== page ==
Madoff says psychiatric therapy taught him he is 'a good person'
Speaking from prison, the disgraced financier denies that swindling billions of dollars from investors was motivated by greed, but rather fed his ego.
Disgraced U.S. financier Bernie Madoff says he is undergoing weekly psychiatric therapy
sessions in prison, where he has learned he is a "good person" despite swindling investors out of billions of dollars.
Madoff, 72, serving a 150-year sentence after pleading guilty in March 2009 to orchestrating what is considered the biggest Ponzi scheme in history, conducted a phone interview from prison with New York magazine writer Steve Fishman.
Fishman's account of the interview was posted online on Sunday, along with portions of recordings Fishman made of their conversation, which ran for several hours over the course of more than a dozen phone calls.
Madoff denied his actions were motivated by a desire for greater wealth or a better lifestyle. He said he engaged in the massive, long-running fraud because it fed his ego to have large banks wanting to invest their money with him.
Madoff also discussed the effect on his family from the suicide of his eldest son, Mark, 46, in December, on the second anniversary of his father's arrest.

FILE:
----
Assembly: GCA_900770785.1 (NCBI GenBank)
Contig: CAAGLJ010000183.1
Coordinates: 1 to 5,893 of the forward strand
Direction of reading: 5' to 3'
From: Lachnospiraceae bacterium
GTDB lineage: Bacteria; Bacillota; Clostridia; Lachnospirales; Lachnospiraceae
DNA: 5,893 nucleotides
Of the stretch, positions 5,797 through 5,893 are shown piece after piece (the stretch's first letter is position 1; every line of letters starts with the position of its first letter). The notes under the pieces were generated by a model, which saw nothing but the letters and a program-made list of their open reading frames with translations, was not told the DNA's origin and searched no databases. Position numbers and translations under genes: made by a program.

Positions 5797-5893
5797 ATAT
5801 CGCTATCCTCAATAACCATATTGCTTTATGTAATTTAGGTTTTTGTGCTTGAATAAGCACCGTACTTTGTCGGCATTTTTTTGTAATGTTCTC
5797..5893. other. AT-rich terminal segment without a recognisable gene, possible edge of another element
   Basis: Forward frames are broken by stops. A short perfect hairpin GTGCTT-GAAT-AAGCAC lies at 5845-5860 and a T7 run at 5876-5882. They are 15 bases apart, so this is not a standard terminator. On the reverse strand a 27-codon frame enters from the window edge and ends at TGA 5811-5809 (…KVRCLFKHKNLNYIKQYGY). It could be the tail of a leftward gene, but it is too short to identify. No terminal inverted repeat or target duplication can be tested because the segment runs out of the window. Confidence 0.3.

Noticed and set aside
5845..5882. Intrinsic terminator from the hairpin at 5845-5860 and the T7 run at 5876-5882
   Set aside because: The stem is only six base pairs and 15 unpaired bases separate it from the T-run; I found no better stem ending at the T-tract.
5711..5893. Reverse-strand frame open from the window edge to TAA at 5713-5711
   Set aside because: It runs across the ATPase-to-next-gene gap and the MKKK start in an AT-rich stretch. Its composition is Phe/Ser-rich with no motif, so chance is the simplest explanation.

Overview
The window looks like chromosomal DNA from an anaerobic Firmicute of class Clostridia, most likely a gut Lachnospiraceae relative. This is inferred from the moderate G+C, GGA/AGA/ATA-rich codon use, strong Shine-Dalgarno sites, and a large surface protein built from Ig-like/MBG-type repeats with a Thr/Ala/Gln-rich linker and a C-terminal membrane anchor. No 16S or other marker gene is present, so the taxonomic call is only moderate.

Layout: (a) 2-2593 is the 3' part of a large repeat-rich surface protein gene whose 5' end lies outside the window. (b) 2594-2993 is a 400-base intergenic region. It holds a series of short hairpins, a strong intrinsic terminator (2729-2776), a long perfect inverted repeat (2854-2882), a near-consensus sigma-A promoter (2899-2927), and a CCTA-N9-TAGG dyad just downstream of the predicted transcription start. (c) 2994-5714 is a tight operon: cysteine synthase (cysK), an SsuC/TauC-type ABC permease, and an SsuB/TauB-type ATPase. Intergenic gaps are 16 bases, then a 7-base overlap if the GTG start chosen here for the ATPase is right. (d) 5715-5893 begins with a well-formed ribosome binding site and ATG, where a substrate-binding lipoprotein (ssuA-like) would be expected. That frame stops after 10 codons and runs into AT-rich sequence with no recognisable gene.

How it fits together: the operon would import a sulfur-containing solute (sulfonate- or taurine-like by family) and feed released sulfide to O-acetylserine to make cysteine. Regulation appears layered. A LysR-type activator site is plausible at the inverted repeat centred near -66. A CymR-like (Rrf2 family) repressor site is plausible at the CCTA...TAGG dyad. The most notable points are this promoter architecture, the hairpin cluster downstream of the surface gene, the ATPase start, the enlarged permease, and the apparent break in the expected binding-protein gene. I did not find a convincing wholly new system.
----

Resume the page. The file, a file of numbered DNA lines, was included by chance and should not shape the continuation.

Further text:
And he also described examining his own character in sessions with a therapist at the North Carolina prison where he is incarcerated. Madoff said he asked the therapist whether he was a sociopath, as some have suggested, and that she told him
he was not because he felt remorse for his actions.
"I am a good person," Madoff was quoted as telling Fishman.
Prosecutors have estimated Madoff's scheme took in over $80 billion over at least two decades, but a court-appointed trustee has estimated the losses at about $25 billion.
Madoff said his scheme began in earnest in the early 1990s, when he had large amounts of capital and not enough to invest in, according to the New York magazine article.
"I had more than enough money to support any of my lifestyle and my family's lifestyle. I didn't need to do this for that. I allowed myself to be talked into something, and
that's my fault," Madoff said.
He recounted dipping into money from investors' capital to pay out solid returns to other investors, leading major banks to start paying attention and wanting to invest with him.
"It feeds your ego. You say to yourself, 'All right, all of a sudden, these banks, which wouldn't give you the time of day, some of them, all of a sudden they're willing to give you a billion dollars,'" he said.
Madoff's sons, Mark and Andrew, ran the brokerage at their father's firm. On last Dec. 11, Mark committed suicide by hanging himself.
Madoff said the last time he saw his sons was when he confessed to them his wrongdoing before his arrest. And Madoff said his wife was devastated by his son's suicide.
"How could she not be angry at me?" Madoff asked. "She tries not to be, but it's hard not to be. I mean, you know, I destroyed our family," he said.